What are some examples of crime literature that serves as deep social commentary?

I ask this question in the interest of furthering the high respect that I think crime literature deserves.  In the news recently there have been many journalists kidnapped and killed.  Could it not be that in some places in the world writing fiction to explore social injustice, bigotry, religious extremism, corruption, organized crime, and violence, that it may be safer to do in a fictional vein.

 

I in no way mean to suggest that crime fiction can, or should replace journalism, just that in some places it might reach a wider audience, and the story element might pull people through a longer and deeper exploration of ideas and points of view, than would a strict journalistic article.

 

As the European editor of Noir Nation, I would love to see some non-fiction short stories on these topics, and have a journalistic tie-in.

 

 

The discussion on this forum has gotten quite a lot of responses.  This has inspired us at Noir Nation to add a new section to the first issue of Noir Nation wherein writers opine on the following question: Must crime noir have a moral point?  The word limit is 300 to 500 words. Include short bio, and photo. There is a $25 honoraria, payable on publication. Best five get published in Issue No. 1. Send to eddie@evegaonline.com -- Eddie Vega

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Oh, a tough guy, eh?  I be you write some killer dialogue!

You do have a point about people, especially young men, not reading, and when they do they might tend to go for the news"paper" in what ever form, though there are a lot of people who do read crime fiction.  To refine my thought slightly I suppose I meant the people who do read crime fiction over journalism for escape, when a journalistic story with the same elements may be avoided (funny how a novel about the same crime, violence and despair can be an escape, when the article is too close to home and depressing).  I tend to think of crime, and here I mean repeat criminal offenders, in a vein similar to that of addiction:  both can lead to death, but people do it anyway.  Thirdly, I suppose it could be cowardice to respond to a dangerous reality by switching to fiction, however, a well written novel stands a better chance of staying in a public's mind longer than the 24 hour news cycle.  (Uncle Tom's Cabin, did sway opinion among certain influential people)

 

I agree that journalism should not be softened, though crime fiction, good crime fiction, isn't necessarily a softening either.  I think a novel about Muslim immigrants to Europe can be just as hard hitting as an article.  And the example you gave sounds more like an opinion, than journalism. (Perhaps I didn't catch your intention there?)

 

Your last point about reaching younger folks, is why Noir Nation and the books coming out on Bare Knuckles Press this fall will be published electronically, for e-readers, iPads, iPhones, Androids, etc.  I will say however, that having also been a teacher for 18 years the recent movement to get books that are fun to read into schools, has gotten more kids to read.  I have seen it with my own eyes.  Yes they may be reading Harry Potter or Vampire books, but they are reading and getting better at that basic skill.  Whether or not they find there way to deeper "literature" or "more important books" later on remains to be seen, but it has also been shown that any increase in basic literacy brings a decrease in poverty and an increase in health, especially that of women an children.  Yes that may be a bit idealistic for some, but that's just who I am.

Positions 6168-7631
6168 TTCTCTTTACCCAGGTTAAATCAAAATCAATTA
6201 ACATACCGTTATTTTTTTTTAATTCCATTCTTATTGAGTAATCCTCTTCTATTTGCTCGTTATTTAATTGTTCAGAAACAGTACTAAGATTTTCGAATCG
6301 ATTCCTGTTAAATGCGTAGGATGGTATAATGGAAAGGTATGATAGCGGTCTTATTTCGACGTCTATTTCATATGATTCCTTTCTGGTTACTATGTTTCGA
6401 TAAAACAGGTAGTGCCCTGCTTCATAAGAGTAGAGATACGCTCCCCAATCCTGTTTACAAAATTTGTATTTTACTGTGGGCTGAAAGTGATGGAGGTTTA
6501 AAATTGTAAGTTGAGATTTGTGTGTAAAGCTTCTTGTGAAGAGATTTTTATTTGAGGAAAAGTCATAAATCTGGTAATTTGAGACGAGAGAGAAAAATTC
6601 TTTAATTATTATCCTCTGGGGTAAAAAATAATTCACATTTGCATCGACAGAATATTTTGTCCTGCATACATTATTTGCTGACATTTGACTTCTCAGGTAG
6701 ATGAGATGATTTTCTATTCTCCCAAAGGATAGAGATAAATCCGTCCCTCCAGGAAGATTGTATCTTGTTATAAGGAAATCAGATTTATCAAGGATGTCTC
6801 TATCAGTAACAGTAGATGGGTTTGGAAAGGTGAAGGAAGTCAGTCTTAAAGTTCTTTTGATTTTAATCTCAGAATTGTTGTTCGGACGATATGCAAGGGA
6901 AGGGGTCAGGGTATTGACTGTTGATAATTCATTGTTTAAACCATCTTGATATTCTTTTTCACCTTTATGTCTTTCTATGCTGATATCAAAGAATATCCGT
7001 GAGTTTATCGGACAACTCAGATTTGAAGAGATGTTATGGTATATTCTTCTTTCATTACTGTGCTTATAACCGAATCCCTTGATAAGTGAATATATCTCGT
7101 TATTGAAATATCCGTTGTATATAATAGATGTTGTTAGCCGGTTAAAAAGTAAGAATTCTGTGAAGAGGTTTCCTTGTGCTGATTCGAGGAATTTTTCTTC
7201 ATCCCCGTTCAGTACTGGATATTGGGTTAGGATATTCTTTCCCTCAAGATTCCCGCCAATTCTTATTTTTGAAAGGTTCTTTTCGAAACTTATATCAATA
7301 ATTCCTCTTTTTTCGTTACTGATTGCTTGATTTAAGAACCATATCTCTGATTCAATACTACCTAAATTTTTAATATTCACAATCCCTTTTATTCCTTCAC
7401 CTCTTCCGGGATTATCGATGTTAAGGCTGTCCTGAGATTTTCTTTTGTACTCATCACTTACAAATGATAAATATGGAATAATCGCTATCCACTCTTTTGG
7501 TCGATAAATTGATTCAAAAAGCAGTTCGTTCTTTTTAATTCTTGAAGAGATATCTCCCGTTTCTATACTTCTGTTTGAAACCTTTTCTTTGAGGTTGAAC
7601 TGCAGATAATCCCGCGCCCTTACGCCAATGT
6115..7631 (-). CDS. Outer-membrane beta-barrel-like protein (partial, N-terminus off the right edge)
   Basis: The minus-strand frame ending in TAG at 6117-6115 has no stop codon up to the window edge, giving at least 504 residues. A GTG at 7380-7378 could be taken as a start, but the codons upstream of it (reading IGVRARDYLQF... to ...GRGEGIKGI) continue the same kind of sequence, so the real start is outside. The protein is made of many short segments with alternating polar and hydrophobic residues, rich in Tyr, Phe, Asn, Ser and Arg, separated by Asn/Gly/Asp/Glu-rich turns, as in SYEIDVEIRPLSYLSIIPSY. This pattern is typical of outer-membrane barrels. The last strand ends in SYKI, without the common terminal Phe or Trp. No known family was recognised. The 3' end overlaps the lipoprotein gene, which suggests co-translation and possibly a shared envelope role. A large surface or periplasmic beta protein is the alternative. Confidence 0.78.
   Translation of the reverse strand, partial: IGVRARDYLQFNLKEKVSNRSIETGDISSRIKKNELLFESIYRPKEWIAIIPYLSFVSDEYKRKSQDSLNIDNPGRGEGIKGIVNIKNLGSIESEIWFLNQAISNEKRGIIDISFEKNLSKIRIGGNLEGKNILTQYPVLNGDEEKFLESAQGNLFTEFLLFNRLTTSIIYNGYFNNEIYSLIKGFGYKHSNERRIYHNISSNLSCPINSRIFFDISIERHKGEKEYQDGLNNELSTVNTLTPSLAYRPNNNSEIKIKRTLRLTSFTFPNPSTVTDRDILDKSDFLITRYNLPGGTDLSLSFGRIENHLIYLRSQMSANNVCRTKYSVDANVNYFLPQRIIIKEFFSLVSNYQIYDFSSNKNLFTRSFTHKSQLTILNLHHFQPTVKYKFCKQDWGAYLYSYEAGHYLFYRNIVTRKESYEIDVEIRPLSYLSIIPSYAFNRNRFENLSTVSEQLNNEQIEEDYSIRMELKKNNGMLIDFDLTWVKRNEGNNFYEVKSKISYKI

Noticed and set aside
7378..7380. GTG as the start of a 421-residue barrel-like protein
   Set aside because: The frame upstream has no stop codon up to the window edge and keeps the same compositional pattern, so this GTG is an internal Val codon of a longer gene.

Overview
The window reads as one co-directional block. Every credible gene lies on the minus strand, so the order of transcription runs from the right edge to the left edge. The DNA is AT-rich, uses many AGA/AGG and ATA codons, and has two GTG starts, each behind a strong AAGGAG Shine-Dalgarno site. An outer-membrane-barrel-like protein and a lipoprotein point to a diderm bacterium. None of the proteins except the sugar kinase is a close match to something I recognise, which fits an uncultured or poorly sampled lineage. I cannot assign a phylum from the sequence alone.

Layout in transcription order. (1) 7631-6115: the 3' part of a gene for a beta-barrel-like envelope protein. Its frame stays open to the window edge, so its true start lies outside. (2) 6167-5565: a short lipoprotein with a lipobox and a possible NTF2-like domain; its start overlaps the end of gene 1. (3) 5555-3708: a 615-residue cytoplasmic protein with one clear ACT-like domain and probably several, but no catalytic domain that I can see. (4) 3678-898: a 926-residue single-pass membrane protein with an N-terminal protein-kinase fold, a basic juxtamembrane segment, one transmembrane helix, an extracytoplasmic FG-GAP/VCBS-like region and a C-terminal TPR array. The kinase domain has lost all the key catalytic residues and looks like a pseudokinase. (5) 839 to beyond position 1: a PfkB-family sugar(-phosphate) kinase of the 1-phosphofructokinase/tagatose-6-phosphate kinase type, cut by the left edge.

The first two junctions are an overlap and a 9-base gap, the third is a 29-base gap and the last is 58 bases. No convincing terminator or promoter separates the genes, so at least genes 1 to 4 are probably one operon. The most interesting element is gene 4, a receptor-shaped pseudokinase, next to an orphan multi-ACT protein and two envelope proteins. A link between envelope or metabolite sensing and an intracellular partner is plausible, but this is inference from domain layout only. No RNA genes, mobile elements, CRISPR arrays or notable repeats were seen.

Alan

European Editor of Noir Nation

That is an important distinction.  Kind of like church and state?  An interesting comparison, not sure if it's apt.
The last John Le Carre novel I read was about a Muslim immigrant.

It should be remembered that it was Muslims who invented Algebra and brought it, via trade, to Europe, thus adding a key element that helped kick off the Renaissance:  Galileo down to Newton and Descartes could not have done what they did without that key element .  And that it was a wave of Christian immigrants that set up America as we know it, but they also brought religious fundamentalism and the seeds of groups like the KKK.  Every wave brings good and bad.  A wave on the shore brings a peaceful rhythmic rolling roar, as well as jelly fish, used condoms, and dead rats.  The trouble is you see one condom or dead rat, and it blinds you to the massive wonder of the ocean.  Perhaps the good thing a "wave of Muslim immigrants" might bring is that it reminds us of democratic ideals and the necessity of tolerance.  The trouble is that while in the shit we are blind to the good side of what it might bring.  In the Czech Republic everyone complains about the Ukrainian immigrants, but they are willing do do all the jobs Czechs refuse do to.  Without them they'd be cleaning their own toilets.  It's a similar situation with Mexican workers in the US.  I don't mean to open a can of worms here, but if given a can opener I'm not going to shy away from this (thus the catch phrase of Noir Nation's sister Bare Knuckles Press:  "Books worth fighitng for.")